Definition and causes of abscess in the brain
An abscess in the brain is an encapsulated accumulation of inflammatory material (pus) in the brain. This occurs most often due to spread of inflammation from somewhere else in the body as for example inflammation of the middle ear, sinusitis or cerebrospinal meningitis (meninges inflammation). Less often seen with blood spreading from inflammation of heart valves, pneumonia or inflammation of the teeth or intestines.
An abscess in the brain may also occur after surgery in the brain or by violent blow to the head where foreign material has entered the brain through the skull. It is usually bacteria causing the disease, but in persons with weakened immune systems it might also be a mycotic infection caused by fungous.
Symptoms of abscess in the brain
An abscess in the brain will press on the part of the brain, which lies immediately around it, which can interfere with the function of this part of the brain. A large abscess is very serious because it will interfere with the function of a large part of the brain. Patients might have more than one abscess in the brain, which can lead to multiple symptoms with several parts of the brain being affected simultaneously.
The symptoms can vary depending on where in the brain the abscess is located. Frequent symptoms are:
Nausea and vomiting due to elevated pressure in the brain.
Paralysis or tactile disturbances.
Altered awareness level.
Epileptic seizures (see Epilepsy).
Stiffness of neck and back.
Precautions and diagnosis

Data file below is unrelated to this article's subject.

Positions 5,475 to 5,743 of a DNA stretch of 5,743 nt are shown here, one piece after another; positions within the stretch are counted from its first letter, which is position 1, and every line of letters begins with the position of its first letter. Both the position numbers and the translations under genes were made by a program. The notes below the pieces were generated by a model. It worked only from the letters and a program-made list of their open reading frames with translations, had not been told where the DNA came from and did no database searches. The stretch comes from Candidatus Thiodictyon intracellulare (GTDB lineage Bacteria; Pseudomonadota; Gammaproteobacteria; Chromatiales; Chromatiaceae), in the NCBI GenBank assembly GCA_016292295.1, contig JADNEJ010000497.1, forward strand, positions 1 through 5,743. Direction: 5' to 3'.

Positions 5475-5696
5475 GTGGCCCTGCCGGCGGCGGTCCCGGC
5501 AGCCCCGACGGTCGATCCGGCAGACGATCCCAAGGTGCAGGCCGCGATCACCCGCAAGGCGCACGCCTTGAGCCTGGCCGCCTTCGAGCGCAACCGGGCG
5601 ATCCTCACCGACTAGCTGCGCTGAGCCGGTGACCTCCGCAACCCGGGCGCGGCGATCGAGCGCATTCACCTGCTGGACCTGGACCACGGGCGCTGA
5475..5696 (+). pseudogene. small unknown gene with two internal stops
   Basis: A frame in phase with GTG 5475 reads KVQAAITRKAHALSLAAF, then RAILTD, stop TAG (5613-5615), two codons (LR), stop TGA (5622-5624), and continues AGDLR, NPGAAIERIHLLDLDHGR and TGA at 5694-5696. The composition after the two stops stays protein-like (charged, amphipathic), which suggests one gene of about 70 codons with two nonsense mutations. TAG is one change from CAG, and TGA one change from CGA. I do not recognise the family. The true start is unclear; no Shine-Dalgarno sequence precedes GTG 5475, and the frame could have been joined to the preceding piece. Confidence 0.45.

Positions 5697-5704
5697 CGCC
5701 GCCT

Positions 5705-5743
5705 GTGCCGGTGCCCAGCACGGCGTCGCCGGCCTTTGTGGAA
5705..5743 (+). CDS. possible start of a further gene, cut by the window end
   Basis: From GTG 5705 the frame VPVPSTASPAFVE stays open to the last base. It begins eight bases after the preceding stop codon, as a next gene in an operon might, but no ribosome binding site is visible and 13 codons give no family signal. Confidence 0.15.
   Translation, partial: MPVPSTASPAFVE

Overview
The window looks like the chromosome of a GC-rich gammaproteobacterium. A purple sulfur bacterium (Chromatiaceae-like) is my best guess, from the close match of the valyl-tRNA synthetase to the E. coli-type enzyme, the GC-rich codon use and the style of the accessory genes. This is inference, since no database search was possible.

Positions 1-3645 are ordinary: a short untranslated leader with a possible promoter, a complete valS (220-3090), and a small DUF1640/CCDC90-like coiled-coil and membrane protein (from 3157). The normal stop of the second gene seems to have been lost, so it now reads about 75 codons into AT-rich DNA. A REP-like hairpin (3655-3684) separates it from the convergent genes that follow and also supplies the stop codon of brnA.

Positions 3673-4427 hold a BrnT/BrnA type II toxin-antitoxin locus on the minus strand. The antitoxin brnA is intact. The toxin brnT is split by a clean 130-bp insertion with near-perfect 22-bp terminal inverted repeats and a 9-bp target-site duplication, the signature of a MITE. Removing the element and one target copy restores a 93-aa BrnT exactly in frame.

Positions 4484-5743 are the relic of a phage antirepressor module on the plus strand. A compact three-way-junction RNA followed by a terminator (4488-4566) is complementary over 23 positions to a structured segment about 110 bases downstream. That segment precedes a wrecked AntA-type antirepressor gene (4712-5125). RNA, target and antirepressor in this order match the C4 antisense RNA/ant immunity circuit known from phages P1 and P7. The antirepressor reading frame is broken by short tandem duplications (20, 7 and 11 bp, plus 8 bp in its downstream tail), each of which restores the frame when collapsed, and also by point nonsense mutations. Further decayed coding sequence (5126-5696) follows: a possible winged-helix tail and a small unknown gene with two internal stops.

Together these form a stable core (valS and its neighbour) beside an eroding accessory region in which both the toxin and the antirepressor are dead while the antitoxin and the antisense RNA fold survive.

If, after having had an inflammation in the body or after brain surgery any of the above mentioned symptoms appear immediate medical attention is required. The medical examination to establish the diagnose will involve a CT or MRI scan of brain, which will show if an abscess is involved.
Treatment of brain abscess
If the abscess is small it can be treated with broad-acting antibiotics which will often be given directly into a vein, why hospitalization is typically necessary during the treatment. Efficacy of the treatment is controlled by new brain scans to see if the abscess is decreasing in size. If the abscess on the other hand is large, surgery is necessary to quickly reduce the pressure on the brain.
Outlook and complications
A brain abscess is a potentially life-threatening condition. However, with swift and effective treatment the symptoms usually disappear with complete recovery. If the abscess is discovered or treated late, irreparable damage to the brain might have happened with permanent symptoms such as tactile disturbances or partial paralysis for life as the result. If the location and origin of the underlying infection is not found and treated, there is a risk of new abscesses in the brain.